Succession Planning–Part 3: How It’s Done

In our Part 1 and Part 2 of this series on succession planning, we’ve discussed why you should have a plan and what you might think about when you start to put that plan together. In today’s post we want to talk a little bit about how to actually get things done.

First, think carefully about when you need succession. Understand the events that could create such a situation. There are more cases than you think. Sometimes people retire, and sometimes they leave when you’re not prepared for it. There are the now-and-then extended absences, like during parental leave, sabbatical, or disability. And then there are always those sudden events, like when a key employee wins the lottery and decides to move to an island in the South Seas.

Once you understand when you might need succession, then you’re ready to build that plan. As a quick reminder, we suggested that the major parts of your plan include:

  • Hiring solid people
  • Matching ‘em up to your succession needs
  • Developing these people in a thoughtful way, and
  • Providing coaching and mentoring

So how do you hire the best? First, be patient; there are many, many decently qualified candidates, but remember that you’re not out to “fill a slot,” but to improve the organization. Have a clear set of requirements. Don’t let short-term business needs trump long-term talent needs. Set the bar high. It’s important to create a culture of “only the best,” one where managers and staff alike come to expect the best—and learn how to identify such people when they meet them. Consider investing in some training for your managers so that they know how to interview. The better they are, the better will be your company’s hiring decisions.

Make sure that you assess your jobs. Which ones really need successors? (Hint—it’s probably fewer than you think—many just need some good knowledge-capture and knowledge-transfer planning.) For those that do need succession, define the roles carefully and, importantly, figure out the kinds of personal and professional capabilities that lead to success in those roles. Use simple tools to keep track of these positions.

Now do the same with your best people. Don’t just assess their skills, assess the whole person. Are they the type of people who will rise to the challenge? Who love learning and growth? Who aspire to career advancement? Not everyone does, after all, but those who do should be mapped to the roles that you think they can fill—if not now, then within a year or two. (Remember, we said this was a long-term planning process!)

Use straightforward tools to figure out who should be in the plan. You can triage using a simple model to create a short list of “high potential” candidates.  You want people you can trust, and people who can trust others. You want people who sit in the upper right of the “9 Box,” people in whom you see potential, but who are also good—even exceptional—performers today.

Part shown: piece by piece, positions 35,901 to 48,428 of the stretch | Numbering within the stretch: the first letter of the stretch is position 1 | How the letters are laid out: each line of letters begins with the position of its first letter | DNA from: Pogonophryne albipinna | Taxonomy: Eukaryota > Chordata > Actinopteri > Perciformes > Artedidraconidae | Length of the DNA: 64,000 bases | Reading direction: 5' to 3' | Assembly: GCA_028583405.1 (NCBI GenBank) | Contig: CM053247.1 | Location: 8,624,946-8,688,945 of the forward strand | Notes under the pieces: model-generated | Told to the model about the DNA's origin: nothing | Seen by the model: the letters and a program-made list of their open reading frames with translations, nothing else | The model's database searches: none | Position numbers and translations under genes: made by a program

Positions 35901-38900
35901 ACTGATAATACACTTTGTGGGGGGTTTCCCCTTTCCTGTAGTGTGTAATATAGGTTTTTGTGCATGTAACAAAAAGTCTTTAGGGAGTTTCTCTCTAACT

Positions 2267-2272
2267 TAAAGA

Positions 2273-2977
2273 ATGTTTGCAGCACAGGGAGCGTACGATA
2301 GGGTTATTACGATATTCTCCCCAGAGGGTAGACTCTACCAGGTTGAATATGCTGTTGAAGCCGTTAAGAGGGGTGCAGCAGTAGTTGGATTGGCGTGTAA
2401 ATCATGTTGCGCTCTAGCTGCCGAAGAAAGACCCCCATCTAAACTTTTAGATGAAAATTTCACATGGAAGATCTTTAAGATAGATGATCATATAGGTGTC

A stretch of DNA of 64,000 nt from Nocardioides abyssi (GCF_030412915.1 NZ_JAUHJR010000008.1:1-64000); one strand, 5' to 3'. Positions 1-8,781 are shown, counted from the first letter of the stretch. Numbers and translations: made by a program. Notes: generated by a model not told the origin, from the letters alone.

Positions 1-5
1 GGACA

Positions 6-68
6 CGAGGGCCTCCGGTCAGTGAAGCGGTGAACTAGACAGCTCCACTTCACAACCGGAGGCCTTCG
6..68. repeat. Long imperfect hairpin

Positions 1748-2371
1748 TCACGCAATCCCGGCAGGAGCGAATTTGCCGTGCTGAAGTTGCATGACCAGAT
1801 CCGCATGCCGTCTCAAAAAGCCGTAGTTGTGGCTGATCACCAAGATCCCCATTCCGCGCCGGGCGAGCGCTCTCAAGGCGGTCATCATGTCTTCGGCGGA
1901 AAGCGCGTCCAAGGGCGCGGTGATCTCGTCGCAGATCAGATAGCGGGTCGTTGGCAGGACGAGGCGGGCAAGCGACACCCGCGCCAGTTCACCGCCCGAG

Then map: this is simple, but not easy. The biggest danger is not being intensely critical of all your decisions. Put decision makers—including managers and senior managers—into a room and have them both advocate and challenge the decisions as you make them. It’s crucial to get this right, because you’re about to invest time, energy—and money—into the people who end up on these charts! Remember, this isn’t just putting names next to job descriptions—this is planning your company’s FUTURE!  And while we don’t have a crystal ball, we do have our own intelligence. Now’s the time to make the very best HR decisions you can!

And once you’ve done that, then what? Develop, train, coach, and mentor.  This means finding both formal and informal mechanisms for developing not only job skills, but leadership skills. That means working simultaneously on increasing capabilities in all spheres: practical, interpersonal, professional, creative, logical, and more.  The best way to do this, of course, is to have both training programs and mentoring programs in your company, and then to augment these programs with assessment-based coaching. (More on that topic another time.)

Then lather, rinse and repeat! The beauty of a program like this one is that when you hire and develop the best people you possibly can, they, in turn, recognize the value in hiring and developing the best people they possibly can. The result? A “virtuous cycle” of continuous improvement.

What do you think? How is the succession planning program going in your organization?

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